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Clin Cancer Res. 2005 Jul 15;11(14):5128-39.

Clear cell renal cell carcinoma: gene expression analyses identify a potential signature for tumor aggressiveness.

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  • 1Department of Laboratory Medicine and Pathology, Mayo Clinic, Rochester, Minnesota 55905, USA.



The objective of this study was to use gene expression profiling to identify novel biomarkers that are predictive of aggressive behavior in clear cell renal cell carcinoma (CCRCC).


Candidate genes were discovered using Human Genome U133 Plus 2 Arrays and validated on independent samples by quantitative reverse transcription-PCR (RT-PCR). Both the discovery and the validation cohorts included nonaggressive primary CCRCC, aggressive primary CCRCC, metastatic CCRCC, and nonneoplastic kidney adjacent to tumor.


Aggressive primary and metastatic CCRCC displayed no significant differences in gene expression. In contrast, we identified significant differences in gene expression between nonaggressive and aggressive CCRCC (including metastatic CCRCC). Thirty-four of the 35 transcripts that displayed the most significant differential expression by microarray analysis also displayed significant differential expression in independent validation studies using quantitative RT-PCR (P < 0.001 for 31 candidates and P < 0.005 for the remaining three candidates). Hierarchical clustering of the quantitative RT-PCR data using our candidate markers accurately grouped 88% (23 of 26) of aggressive and metastatic CCRCC samples, 100% (14 of 14) of nonaggressive CCRCC samples, and 100% (15 of 15) of nonneoplastic samples into separate clusters. Finally, we evaluated the ability of protein expression levels of one of our candidate markers (survivin) to predict survival among a cohort of 183 CCRCC patients treated surgically at Mayo Clinic from 1990 to 1992. In multivariate analysis, expression of survivin (BIRC5) was inversely associated with cancer-specific survival (P = 0.017).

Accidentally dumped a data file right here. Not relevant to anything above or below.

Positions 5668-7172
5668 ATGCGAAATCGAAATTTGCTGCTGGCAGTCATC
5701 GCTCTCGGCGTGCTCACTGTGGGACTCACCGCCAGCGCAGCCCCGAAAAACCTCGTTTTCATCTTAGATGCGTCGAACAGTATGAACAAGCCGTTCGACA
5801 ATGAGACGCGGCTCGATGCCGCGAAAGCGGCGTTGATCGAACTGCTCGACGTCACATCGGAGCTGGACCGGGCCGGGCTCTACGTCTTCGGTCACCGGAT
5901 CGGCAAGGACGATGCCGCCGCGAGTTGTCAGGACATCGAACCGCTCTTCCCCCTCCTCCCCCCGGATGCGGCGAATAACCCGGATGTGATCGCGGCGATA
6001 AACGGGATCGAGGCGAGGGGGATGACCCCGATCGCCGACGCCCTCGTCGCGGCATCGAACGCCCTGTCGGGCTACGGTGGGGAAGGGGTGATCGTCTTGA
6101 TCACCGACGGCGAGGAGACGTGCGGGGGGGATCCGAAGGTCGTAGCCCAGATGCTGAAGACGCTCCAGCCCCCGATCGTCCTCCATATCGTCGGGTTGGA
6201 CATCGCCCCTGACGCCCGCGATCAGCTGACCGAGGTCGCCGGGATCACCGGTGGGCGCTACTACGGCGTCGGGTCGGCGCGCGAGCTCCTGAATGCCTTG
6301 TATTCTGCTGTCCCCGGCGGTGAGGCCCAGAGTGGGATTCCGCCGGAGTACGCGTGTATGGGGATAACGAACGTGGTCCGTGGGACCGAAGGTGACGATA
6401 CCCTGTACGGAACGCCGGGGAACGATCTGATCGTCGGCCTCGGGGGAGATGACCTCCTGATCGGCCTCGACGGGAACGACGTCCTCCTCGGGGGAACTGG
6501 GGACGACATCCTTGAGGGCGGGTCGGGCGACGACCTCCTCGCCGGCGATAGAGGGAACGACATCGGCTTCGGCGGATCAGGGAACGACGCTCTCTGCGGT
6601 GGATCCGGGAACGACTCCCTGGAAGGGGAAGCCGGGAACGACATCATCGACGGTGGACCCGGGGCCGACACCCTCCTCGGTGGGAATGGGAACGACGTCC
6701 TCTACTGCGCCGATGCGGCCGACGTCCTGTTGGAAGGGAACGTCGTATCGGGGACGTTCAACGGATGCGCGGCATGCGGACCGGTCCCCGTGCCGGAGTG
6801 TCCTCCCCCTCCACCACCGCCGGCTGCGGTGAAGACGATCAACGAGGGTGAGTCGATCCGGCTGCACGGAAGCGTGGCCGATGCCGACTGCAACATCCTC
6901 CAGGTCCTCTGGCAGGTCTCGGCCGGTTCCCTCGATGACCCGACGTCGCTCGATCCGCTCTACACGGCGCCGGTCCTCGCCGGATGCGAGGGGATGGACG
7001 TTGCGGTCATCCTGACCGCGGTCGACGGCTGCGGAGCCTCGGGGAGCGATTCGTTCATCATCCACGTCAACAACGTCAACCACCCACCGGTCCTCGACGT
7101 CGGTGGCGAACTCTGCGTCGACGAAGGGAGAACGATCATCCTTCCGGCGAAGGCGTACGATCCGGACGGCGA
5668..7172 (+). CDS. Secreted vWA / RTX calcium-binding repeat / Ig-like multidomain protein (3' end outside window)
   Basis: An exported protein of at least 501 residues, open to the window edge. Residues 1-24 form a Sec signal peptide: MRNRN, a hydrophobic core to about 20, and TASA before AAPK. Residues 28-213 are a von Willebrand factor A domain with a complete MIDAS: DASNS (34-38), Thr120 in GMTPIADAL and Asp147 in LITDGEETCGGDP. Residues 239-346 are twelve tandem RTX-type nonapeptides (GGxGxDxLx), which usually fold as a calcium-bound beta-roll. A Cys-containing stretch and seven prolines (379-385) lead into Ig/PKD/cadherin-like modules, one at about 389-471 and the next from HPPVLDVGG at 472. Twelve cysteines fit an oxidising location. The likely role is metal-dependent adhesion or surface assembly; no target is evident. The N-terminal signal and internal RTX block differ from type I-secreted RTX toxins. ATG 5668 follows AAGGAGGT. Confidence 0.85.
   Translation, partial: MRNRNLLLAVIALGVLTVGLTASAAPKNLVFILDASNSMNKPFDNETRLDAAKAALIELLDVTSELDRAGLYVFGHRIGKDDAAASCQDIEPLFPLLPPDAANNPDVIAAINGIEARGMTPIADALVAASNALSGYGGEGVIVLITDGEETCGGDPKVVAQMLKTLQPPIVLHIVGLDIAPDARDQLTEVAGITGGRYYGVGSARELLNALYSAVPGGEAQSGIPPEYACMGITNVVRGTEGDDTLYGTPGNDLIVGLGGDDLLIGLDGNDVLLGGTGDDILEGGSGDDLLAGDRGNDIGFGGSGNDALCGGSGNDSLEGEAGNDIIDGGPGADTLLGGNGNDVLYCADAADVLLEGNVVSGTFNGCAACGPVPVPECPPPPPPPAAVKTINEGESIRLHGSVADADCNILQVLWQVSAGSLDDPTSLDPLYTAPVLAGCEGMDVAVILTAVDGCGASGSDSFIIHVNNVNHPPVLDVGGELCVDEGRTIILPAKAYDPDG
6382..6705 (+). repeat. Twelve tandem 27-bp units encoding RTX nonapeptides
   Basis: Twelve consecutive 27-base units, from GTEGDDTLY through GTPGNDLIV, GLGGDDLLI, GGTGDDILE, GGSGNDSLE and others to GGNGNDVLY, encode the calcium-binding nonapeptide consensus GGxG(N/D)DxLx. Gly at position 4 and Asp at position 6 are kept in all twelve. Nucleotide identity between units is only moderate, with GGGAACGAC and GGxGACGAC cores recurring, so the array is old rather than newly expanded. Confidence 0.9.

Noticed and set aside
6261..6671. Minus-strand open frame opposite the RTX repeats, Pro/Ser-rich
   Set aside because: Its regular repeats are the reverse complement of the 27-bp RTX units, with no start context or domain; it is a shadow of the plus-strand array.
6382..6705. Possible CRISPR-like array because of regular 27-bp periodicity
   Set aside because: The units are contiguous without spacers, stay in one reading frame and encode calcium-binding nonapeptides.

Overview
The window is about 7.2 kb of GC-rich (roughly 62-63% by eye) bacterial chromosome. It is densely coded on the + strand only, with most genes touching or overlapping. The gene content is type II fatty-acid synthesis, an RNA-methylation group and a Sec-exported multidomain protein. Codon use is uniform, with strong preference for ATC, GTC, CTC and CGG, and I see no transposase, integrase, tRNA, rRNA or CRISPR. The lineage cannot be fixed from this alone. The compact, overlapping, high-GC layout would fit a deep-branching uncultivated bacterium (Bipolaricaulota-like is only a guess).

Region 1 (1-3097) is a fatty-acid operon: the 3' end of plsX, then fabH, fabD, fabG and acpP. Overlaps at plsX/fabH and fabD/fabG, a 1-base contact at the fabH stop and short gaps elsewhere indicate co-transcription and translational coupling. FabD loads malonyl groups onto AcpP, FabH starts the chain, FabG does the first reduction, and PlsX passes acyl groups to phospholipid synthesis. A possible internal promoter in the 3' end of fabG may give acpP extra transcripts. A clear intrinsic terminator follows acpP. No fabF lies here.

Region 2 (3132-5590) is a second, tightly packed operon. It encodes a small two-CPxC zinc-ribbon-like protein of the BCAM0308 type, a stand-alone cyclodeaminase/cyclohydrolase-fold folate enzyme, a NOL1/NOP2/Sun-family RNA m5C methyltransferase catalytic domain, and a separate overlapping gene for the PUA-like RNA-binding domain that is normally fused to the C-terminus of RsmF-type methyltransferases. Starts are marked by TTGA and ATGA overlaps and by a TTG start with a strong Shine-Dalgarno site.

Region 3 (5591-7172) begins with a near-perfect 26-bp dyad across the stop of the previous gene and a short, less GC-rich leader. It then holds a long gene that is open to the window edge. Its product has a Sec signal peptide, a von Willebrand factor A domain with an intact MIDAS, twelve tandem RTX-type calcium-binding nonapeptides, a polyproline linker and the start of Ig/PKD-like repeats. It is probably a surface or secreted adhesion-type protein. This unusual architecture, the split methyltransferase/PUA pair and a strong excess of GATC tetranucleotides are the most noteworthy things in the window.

We used a combination of genomic profiling and validation by quantitative PCR to identify a panel of candidate biomarkers for determining CCRCC aggressiveness. Our data also indicate that the gene expression alterations that result in aggressive behavior and metastatic potential can be identified in the primary tumor.

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